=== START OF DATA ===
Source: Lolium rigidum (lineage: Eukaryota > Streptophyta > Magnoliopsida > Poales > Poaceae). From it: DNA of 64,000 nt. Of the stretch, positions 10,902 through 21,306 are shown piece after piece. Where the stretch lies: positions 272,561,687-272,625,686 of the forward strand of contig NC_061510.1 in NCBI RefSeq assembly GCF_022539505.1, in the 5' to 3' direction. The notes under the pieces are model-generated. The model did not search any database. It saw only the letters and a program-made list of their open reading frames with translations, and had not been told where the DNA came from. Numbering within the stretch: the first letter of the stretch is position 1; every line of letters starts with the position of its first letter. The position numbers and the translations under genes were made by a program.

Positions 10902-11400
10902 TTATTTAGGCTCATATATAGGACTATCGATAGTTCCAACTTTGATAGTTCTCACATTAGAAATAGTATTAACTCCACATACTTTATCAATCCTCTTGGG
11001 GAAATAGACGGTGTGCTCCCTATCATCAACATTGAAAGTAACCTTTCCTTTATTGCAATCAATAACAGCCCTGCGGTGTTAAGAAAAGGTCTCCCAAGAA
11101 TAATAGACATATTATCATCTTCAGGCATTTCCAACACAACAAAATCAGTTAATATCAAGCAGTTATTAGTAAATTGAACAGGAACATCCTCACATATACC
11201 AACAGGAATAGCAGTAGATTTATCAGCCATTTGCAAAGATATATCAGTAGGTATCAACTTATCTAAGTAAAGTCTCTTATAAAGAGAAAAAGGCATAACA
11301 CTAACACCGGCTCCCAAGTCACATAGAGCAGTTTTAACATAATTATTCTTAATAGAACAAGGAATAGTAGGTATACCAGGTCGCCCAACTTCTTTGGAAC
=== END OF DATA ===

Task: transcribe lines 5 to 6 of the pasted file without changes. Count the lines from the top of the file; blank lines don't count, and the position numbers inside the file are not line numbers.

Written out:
11101 TAATAGACATATTATCATCTTCAGGCATTTCCAACACAACAAAATCAGTTAATATCAAGCAGTTATTAGTAAATTGAACAGGAACATCCTCACATATACC
11201 AACAGGAATAGCAGTAGATTTATCAGCCATTTGCAAAGATATATCAGTAGGTATCAACTTATCTAAGTAAAGTCTCTTATAAAGAGAAAAAGGCATAACA